Dr. King’s Smallest Freedom Fighter
This title depicts my childhood memories growing up in the Selma Civil Rights Movement in the 60’s with Dr. Martin Luther King Jr. and others. I speak on my growing up in the midst of experiencing racial discrimination, violence, injustices, inequality, and death of people who were fighting for their inalienable rights. My story also chronicles the influence and motivation in which Dr. King had on me and how my life as a child was impacted by this great man. This topic will also reveal my experiences as the youngest child on the Bloody Sunday March on the Edmund Pettus Bridge in Selma, Alabama.
Civil Rights Activist, Author, and Youth Advocate. Sheyann Webb-Christburg has built a lifelong career as a voice for hope, justice, equality, and humanitarianism. Mrs. Webb-Christburg is known as one of the youngest activists during the Civil Rights Movement in Selma, Alabama in the 1960s and named by the late Dr. Martin Luther King Jr. as the “Smallest Freedom Fighter”. She uses her story of courage, triumph, and overcoming adversity to impact millions across the country and globally.
Mrs. Webb-Christburg is nationally recognized for her book Selma, Lord Selma: Girlhood Memories of the Civil Rights Days, which is now a Disney Movie that was nominated as the Best Television Mini Series by the NAACP Image Awards. The story chronicles Mrs. Webb-Christburg’s experiences as the youngest participant in the Selma to Montgomery “Bloody Sunday” march and memories with the late Dr. Martin Luther King, Jr., Jonathan Daniels, Viola Liuzzo, Rev. James Reed, and other civil rights leaders during that time.
Mrs. Webb-Christburg was born on February 17, 1956 in Selma, Alabama in a family of eight children. At eight years old, Mrs. Webb-Christburg would sneak out of her house to attend mass meetings in the Selma movement. She led the congregation in singing freedom songs. Her favorite was “Ain’t Gonna Let Nobody Turn Me Around”. She attended many demonstrations and protests for freedom and American voting rights.
She attended a segregated public school in Dallas County, Alabama until her junior high year, when she became one of the first blacks to integrate an all-white school. Mrs. Webb-Christburg marks her junior high years as one of the most traumatic. She faced racial brutality daily, was suspended from school, pushed down stairs, spat on, and attacked various other ways both physically and verbally for the color of her skin; and nothing was done by the school administration.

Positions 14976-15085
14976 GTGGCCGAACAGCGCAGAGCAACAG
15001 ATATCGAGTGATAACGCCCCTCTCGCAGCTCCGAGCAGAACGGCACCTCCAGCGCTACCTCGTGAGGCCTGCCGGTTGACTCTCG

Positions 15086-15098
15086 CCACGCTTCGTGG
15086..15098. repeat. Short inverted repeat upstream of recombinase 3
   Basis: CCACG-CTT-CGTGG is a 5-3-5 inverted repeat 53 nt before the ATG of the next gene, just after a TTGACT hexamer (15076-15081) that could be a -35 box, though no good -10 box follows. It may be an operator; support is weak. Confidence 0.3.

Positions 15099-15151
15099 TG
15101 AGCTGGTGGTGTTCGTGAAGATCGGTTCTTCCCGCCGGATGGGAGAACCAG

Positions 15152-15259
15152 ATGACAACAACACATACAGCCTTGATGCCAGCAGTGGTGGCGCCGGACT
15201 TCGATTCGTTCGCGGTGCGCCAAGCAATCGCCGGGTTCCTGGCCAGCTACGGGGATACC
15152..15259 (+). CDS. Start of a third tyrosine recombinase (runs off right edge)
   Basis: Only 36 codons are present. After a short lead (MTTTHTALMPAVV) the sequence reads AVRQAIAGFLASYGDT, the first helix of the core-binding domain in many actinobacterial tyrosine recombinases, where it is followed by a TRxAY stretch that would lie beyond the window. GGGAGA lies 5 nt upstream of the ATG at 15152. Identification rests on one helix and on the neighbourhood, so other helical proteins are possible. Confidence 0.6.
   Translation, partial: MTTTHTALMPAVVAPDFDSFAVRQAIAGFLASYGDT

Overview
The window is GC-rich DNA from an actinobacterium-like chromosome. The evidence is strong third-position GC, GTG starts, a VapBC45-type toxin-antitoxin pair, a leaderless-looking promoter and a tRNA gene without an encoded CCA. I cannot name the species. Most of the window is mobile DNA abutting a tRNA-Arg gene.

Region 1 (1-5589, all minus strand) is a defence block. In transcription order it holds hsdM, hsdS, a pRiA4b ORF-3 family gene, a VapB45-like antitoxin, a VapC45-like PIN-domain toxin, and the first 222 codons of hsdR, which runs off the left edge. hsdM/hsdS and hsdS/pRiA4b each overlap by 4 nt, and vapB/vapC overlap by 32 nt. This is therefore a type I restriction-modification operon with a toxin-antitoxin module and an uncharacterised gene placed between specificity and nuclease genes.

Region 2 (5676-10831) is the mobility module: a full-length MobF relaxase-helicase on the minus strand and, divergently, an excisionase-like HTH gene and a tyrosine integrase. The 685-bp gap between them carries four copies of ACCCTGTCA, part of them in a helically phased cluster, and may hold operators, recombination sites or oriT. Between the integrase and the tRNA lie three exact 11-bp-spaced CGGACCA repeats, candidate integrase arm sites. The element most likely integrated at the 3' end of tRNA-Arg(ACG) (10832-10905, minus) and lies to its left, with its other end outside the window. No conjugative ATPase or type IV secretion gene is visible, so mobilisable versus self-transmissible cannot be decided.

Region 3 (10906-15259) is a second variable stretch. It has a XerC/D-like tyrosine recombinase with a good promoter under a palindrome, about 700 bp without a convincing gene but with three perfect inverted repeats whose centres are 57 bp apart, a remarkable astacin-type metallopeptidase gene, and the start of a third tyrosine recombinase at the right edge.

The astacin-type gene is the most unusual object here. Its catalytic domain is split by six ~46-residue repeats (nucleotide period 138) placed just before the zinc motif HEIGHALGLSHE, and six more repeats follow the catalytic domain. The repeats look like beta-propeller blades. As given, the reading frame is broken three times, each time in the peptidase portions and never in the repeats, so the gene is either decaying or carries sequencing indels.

Because of Mrs. Webb-Christburg’s numerous encounters with racism and poverty, for nearly 40 years she has helped thousands of youth in America gain the confidence they needed to break out of non-productive patterns and reach for success. A few years after graduating from Tuskegee Institute to pursue social work. In 1982, Sheyann founded KEEP Productions –a youth development and modeling program to motivate young people to become better leaders of tomorrow, build self-esteem and confidence, overcome adversity, and find their true purpose.
Mrs. Webb-Christburg has also worked with other youth groups in various capacities throughout the State of Alabama and has organized and conducted major youth development workshops and training programs.
Through her consultant work, she coaches women as a Debutante Director, Choreographer and pageant consultant to name a few. In April of 2017, Mrs. Webb-Christburg founded Women of W.I.L.L., which stands for Women Impacting and Lifting Lives to mentor and join forces with other women seeking to make a difference in the lives of young people.
Over the years, Mrs. Webb-Christburg has received numerous civic and community service awards in the State of Alabama and abroad. She has appeared on all the major TV networks including The Oprah Winfrey Show, Good Morning America, CNN, The Tom Joyner Morning Show, and other major radio and talk shows. She was also featured in the PBS documentary, “Eyes on the Prize”.
Mrs. Webb-Christburg speaks at numerous organizations, community organizations, colleges, government agencies, and conventions across the country every year with the hopes that through her story others may be inspired to overcome their own adversities and face their challenges with a new found confidence to not let anyone turn them around.